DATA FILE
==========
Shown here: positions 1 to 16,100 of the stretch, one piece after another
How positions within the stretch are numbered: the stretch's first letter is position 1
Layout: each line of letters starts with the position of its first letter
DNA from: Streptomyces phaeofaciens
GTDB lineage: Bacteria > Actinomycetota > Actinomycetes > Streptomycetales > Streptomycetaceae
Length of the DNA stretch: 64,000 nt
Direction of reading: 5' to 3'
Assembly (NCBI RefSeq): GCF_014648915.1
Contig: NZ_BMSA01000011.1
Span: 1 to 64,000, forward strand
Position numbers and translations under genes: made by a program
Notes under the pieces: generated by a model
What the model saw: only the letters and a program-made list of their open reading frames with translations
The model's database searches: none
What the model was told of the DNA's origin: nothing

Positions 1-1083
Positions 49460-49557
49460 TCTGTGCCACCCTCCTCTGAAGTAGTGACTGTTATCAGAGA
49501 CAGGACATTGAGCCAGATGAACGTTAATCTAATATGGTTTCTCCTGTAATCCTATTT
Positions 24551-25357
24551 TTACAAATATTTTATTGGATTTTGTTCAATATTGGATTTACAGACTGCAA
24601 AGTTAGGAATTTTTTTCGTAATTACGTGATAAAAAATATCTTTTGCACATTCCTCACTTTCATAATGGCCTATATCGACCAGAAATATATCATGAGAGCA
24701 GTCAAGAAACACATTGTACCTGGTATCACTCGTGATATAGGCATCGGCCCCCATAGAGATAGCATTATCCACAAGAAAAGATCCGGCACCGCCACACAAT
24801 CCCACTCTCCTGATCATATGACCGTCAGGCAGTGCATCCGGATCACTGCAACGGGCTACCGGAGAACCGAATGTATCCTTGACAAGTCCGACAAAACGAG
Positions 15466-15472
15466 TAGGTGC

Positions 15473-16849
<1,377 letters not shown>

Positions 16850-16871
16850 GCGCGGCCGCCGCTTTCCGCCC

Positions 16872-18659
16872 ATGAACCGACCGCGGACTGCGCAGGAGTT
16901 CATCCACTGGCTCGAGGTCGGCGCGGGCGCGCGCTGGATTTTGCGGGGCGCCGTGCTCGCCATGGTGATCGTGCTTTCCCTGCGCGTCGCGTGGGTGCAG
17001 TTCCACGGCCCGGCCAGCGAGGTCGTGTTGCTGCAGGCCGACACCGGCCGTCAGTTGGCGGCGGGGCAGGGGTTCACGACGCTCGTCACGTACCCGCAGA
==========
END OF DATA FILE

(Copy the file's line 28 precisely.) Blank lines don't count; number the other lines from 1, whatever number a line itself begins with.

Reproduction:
<1,377 letters not shown>